According to Pitts, he satisfies all three elements because the undisputed facts reveal that: his investigation into Howard's financials was protected activity; the University was on notice that he was looking into potential fraud; and it retaliated against him by demoting him and refusing to provide him with an evaluation required for a raise. Defendant counters that the facts support none of the requirements of an FCA retaliation claim. The Court addresses the three issues separately, bearing in mind that Plaintiff must prevail on each of the three elements, while Defendant need only triumph on one to gain summary judgment.

1. Protected Activity

Plaintiff alleges that he engaged in protected activity by investigating Howard's tax issues and possible fraud on the University. As will be discussed in more detail below, FCA fraud may exist here if Howard is a victim, given its status as a significant federal grantee. Howard, for its part, contends that "Plaintiff cannot show that he was engaged in a protected activity in furtherance of a qui tam action under the FCA's whistleblower provision." Mot. at 10. Its central argument on this point is that Pitts was not investigating any type of actual fraud. As Defendant tells it, Plaintiff "express[ed] concerns" about tax levies, was interested in Tarola's salary, and was curious about Urish Popeck's relationship with Howard because it was his job to concern himself with the finances of the University. Id. at 10-12 (citing Pitts Dep. 79:14-80:10). Merely discharging his duties as Assistant Treasurer, Defendant concludes, is not enough to be protected here. The Court disagrees.

The standard for protected activity in this context is capacious. An employee need not file - or even prepare to file - a private qui tam action to render his conduct protected. See Yesudian, 153 F.3d at 740. Instead, employees who "are collecting information about a possible fraud, before they have put all the pieces of the puzzle together" are also covered. Id . In other words, "it is sufficient that a plaintiff be investigating matters that reasonably could lead' to a viable False Claims Act case." Id . (citation omitted). Indeed, it is not even "necessary [that a plaintiff] know' that the investigation he was pursuing could lead to a False Claims Act suit." Id. at 741 (citations omitted). "An initial investigation may well further an action under the Act, even though the employee does not know it at the time of the investigation." Id . It is true, as Defendant points out, that an "investigation of nothing more than [an] employer's non-compliance with... regulations" does not constitute protected activity. Id. at 740. It is equally true, however, that when such an investigation "concern[s] false or fraudulent' claims, " it can "be covered by the [FCA]." Id . (quoting 31 U.S.C. § 3729(a)). Admittedly, the line between "merely" policing regulatory compliance, on the one hand, and investigating fraud, on the other, can be a hazy one - and the inquiry is fact specific. See Shekoyan v. Sibley Int'l, 409 F.3d 414, 423 (D.C. Cir. 2005). In this case, a reasonable jury could find Pitts's activity was protected.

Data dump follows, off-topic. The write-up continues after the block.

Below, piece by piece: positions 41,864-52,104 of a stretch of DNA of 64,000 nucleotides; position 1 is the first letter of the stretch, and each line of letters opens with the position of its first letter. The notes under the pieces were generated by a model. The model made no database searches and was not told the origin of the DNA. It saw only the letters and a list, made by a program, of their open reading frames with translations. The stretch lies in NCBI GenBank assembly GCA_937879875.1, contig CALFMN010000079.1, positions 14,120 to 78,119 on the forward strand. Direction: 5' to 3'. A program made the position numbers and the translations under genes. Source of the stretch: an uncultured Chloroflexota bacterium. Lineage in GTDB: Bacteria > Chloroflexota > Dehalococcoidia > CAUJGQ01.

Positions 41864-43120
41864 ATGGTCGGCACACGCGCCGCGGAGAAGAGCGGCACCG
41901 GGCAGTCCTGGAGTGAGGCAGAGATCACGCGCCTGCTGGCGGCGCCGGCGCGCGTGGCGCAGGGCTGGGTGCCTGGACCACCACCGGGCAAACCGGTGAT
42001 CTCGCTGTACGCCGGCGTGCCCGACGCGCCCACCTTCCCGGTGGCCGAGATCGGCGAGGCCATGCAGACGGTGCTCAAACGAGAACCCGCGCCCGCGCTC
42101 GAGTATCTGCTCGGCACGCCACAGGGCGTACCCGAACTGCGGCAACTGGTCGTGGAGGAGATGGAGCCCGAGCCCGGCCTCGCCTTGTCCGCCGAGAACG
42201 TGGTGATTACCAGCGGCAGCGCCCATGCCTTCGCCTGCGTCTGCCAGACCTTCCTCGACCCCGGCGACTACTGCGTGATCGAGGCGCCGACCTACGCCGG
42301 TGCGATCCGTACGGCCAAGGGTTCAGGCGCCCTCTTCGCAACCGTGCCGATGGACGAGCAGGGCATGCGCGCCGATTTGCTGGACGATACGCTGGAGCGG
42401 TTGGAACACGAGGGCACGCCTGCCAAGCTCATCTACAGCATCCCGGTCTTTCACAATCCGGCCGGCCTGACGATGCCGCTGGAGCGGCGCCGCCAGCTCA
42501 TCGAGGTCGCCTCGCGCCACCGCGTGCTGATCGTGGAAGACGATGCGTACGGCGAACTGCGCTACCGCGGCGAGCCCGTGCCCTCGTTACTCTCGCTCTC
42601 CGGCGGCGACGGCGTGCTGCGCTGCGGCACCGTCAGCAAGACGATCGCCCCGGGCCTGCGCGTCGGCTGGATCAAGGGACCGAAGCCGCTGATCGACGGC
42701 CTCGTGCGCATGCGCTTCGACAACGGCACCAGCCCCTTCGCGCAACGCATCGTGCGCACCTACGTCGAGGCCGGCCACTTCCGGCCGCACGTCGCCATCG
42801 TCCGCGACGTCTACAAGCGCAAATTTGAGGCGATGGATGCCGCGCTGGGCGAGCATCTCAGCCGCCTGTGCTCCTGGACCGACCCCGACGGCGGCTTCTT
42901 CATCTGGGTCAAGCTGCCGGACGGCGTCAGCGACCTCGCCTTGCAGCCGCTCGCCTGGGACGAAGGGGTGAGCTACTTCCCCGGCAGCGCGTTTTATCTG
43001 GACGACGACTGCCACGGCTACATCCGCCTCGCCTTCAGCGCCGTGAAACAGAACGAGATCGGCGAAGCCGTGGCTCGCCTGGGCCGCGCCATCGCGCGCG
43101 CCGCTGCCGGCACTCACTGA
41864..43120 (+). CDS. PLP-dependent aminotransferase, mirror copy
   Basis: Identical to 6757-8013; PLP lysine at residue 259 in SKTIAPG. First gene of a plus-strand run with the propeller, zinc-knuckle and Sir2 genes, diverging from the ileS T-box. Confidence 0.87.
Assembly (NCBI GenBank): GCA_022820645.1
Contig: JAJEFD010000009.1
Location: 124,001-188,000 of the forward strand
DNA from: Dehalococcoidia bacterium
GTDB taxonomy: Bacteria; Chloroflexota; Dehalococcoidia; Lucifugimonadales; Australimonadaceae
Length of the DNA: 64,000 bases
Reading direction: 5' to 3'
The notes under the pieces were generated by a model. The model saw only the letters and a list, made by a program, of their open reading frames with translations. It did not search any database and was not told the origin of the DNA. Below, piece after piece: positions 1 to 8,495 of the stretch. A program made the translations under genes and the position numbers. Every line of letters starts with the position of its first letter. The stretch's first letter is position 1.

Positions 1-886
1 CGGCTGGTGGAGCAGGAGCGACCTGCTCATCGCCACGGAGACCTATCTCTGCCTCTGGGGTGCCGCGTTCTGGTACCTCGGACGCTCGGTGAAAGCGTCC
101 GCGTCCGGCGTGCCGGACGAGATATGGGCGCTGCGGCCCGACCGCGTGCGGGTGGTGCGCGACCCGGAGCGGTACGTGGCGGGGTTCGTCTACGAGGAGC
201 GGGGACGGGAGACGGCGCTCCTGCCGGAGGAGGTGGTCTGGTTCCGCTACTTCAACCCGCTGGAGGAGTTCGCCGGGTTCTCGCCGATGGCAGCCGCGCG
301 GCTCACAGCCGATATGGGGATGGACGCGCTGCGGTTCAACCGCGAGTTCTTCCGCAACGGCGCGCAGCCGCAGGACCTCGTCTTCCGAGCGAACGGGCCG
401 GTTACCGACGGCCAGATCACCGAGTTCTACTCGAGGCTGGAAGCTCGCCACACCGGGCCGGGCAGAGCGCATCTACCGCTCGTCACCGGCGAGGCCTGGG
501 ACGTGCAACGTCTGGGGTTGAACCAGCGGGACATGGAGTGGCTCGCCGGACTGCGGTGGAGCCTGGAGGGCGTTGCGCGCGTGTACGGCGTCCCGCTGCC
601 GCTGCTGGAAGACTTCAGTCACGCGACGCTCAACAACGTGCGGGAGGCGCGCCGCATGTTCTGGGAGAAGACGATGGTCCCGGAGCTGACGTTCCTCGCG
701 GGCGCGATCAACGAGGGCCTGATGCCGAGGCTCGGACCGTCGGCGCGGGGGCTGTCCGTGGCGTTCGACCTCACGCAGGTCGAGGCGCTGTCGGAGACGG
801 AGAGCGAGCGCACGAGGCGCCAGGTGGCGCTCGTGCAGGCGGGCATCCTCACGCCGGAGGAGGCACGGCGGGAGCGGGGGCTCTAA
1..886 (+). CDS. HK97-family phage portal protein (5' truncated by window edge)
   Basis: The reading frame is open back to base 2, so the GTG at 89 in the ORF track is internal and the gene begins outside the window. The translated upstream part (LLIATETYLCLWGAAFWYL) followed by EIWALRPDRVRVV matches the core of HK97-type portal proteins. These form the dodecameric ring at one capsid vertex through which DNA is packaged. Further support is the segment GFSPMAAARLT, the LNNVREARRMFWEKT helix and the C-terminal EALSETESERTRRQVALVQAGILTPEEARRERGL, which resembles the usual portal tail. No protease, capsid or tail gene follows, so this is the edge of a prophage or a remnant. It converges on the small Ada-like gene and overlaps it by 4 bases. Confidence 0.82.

By Plaintiff's account, he raised tax concerns with Tarola and Sarikas, and he developed a task force on the matter, which ultimately recommended ADP to help solve Howard's tax problems. See DSOF, ¶ 11. Instead, Tarola brought in Urish Popeck. See id., ¶ 15. This was alarming to Plaintiff, considering the following facts: (1) Tarola had an existing business relationship with Urish Popeck; (2) Plaintiff believed it to be unqualified for the task; (3) Howard was paying the firm $300, 000 a month; and (4) Pitts suspected that Tarola may have brought the company on without following proper procurement procedures. See Cross-Mot. & Opp., Declaration of Tyrone Pitts, ¶¶ 8-9; Pitts Dep. at 79:15-17. If this were not enough, Pitts also raised concerns about Tarola's overstatement of revenue - importantly, by mishandling federal grants - and he noted that his pay far outpaced industry standards. See DSOF, ¶ 20. A jury could find that this investigative activity - when aggregated - could have reasonably uncovered fraud and is thus protected. See, e.g., Yesudian, 153 F.3d at 740 (finding "more than enough evidence for a reasonable juror to conclude that [plaintiff] was engaged in [protected activity]" where he "repeatedly advised [his] superiors that he had evidence [his employer] falsified time and attendance records, provided inside information to favored vendors to aid them in the bidding process, accepted bribes from vendors, permitted payments to vendors who did not provide services to the University, and took University property home for personal use").